By Tally Helfont
September 2010 marked the beginning of renewed peace negotiations in the Middle East. The American-brokered talks took some time to restart—18-months to be exact—and its two primary participants, Israeli Prime Minister Benjamin Netanyahu and Palestinian President Mahmoud Abbas, were reluctant at best. The parties met on three separate occasions: in Washington D.C. from September 1-2, in Sharm El-Sheikh from September 13-14, and at the Israeli Prime Minister’s official residence in Jerusalem on September 15. It is difficult to say whether there was any tangible progress achieved during these meetings, but as it currently stands, the continuation of these efforts is uncertain, and some would even say, unlikely. The United States, on the one hand, and Egypt, Jordan, and Saudi Arabia on the other, are exerting significant diplomatic pressure to bridge the current gaps and bring the two sides back to the negotiating table. But what about those who seek to obstruct such efforts?
Chief among this camp is the Islamic Resistance Movement, Hamas. Through numerous statements and acts of violence, Hamas seemed intent on attracting attention during this period of negotiations. Yet at a closer look, the message that the militant group was sending through its activities was quite muddled, resembling a hydra with each head trying to go its own way. The explanation for Hamas’ inconsistency can be explained by the current factionalized nature of its movement. Diverging elements exist within Hamas today, each vying for a different party line.
Tensions can clearly be seen between Damascus-based senior political leader, Khaled Mashal and Gaza-based Prime Minister, Ismail Haniyah. More than a power struggle, tensions have emerged on three levels: 1) a doctrinal dispute between Damascus and the Palestinian Territories; an operational quarrel between Hamas’ members located in the West Bank and those in the Gaza Strip, and 3) a conflict between Hamas and some of the lesser militant groups including the Palestinian Islamic Jihad. In effect, Hamas’ vaunted ideological, organizational, and strategic unity seems a thing of the past. This article will discuss Hamas’ marginalized position in the Middle East peace negotiations by examining its most recent statements on these proceedings and other relevant aspects of the Palestinian-Israeli conflict. In focusing on three major areas—namely, attacks, Arab partners, and “rejectionist” elements—it will become clear that the group has been advancing multiple, and often competing strategies simultaneously. It is this inconsistency that has, to a large extent, led to its weakened position. And yet, it may be possible to exploit these divisions within Hamas to expand the current policy options of engagement, isolation, or confrontation to include: division plus selective use of the former options towards different factions within the group.
Hamas, as a result of its own erratic strategies, now finds itself on the sidelines while major decisions of Palestinian national interest are being made. Despite the group’s efforts to reposition itself at the fore of the Palestinian agenda, its statements on major issues such as peace negotiations, statehood, cooperation with international actors, and even the destruction of Israel have been utterly schizophrenic. Even when only focusing on the September negotiations, the inconsistent nature of both its rhetoric and its behavior has resulted in acceptance of the ’67 lines by one spokesman and rocket attacks targeting territories inside the ’67 lines by another branch of the movement in the same day.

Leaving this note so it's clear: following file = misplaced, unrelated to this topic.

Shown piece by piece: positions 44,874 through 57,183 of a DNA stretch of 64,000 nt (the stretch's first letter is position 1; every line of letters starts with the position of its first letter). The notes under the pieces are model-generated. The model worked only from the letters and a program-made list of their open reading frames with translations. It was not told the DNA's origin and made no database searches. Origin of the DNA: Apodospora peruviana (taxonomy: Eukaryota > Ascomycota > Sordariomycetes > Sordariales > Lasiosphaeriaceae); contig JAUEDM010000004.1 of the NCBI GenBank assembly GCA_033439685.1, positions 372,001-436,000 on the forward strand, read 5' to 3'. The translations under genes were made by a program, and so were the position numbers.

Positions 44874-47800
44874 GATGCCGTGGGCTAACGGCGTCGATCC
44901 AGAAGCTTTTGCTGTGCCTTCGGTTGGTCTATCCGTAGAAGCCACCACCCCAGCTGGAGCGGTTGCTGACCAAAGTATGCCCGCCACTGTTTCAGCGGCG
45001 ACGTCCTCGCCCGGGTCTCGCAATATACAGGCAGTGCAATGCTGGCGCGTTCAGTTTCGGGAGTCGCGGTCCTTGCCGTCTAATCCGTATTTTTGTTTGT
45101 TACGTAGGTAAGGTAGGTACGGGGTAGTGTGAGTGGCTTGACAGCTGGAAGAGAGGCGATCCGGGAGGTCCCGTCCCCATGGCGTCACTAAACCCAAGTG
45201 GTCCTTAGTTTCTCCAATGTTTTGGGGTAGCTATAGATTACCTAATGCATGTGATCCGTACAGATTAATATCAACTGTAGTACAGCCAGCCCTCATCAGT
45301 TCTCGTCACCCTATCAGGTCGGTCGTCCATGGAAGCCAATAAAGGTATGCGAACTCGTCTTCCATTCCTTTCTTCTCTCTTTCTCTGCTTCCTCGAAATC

Hamas’ use of violence and more specifically, when and why it chooses to use it, is an issue of contention among Hamas’ leadership. There are factions within Hamas, which at various times have included both Haniyah and Mashal, that have accepted a Palestinian state based on 1967 borders as part of a broader peace agreement with Israel. Despite the fact that this acceptance is fraught with caveats, it nonetheless represents a promising starting position. In fact, Iraqi newspaper, Al-Zaman, reported that the so-called “deposed government,” run by Ismail Haniyah in the Gaza Strip, sent a request in recent weeks to the U.S. administration to begin a dialogue with Washington and to restart the Palestinian reconciliation efforts. In spite of this, statements made just as recently from Dr. Sami Abu Zuhri, a senior spokesman for Hamas’ political wing, argued that “… the movement cannot abandon the path of jihad and resistance,” implying that peace with Israel is impossible. The latter sentiments have been loudly echoed in the form of rocket attacks into pre-1967 Israel ordered by Izzadeen Al-Qassam Brigades (Hamas’ military wing) chief, Ahmed Jabari. As such, Hamas is now torn between some of the political echelon’s preference for restraint and other political and military leaders’ preference for pre-Gaza War levels of bombarding Israel.
In fact, there have been an increased number of attacks on Israel of a varying nature since the launch of the September peace process. A few dozen short-range rockets and mortars have targeted Israel as well as at least two phosphorus bombs. Along with this shelling, an Israeli citizen was stabbed in Nablus and several shootings took place, including a highly publicized point-blank shooting of four Israelis near Hebron, one of whom was pregnant. Hamas claimed responsibility for these attacks, issuing the following clarifying statements: Ezzat al-Rashk, a member of Hamas’s political office, told London-based Al-Hayat newspaper that “Zionist settlers are the Occupation’s first reserve military force … Attacking settlers is a natural thing,” while Hamas spokesman, Abu Zuhri, said the attacks were a “normal reaction” to Israel’s “occupation crimes.” Al-Rashk’s comments are of particular note because of his distinction between the killing of settlers as opposed to, let’s say, non-West bank Israelis living in Tel Aviv. This distinction further highlights the divergence of opinion within Hamas regarding whether to pursue a state based on ’67 lines or to engage in resistance “until the whole of Palestine is liberated.”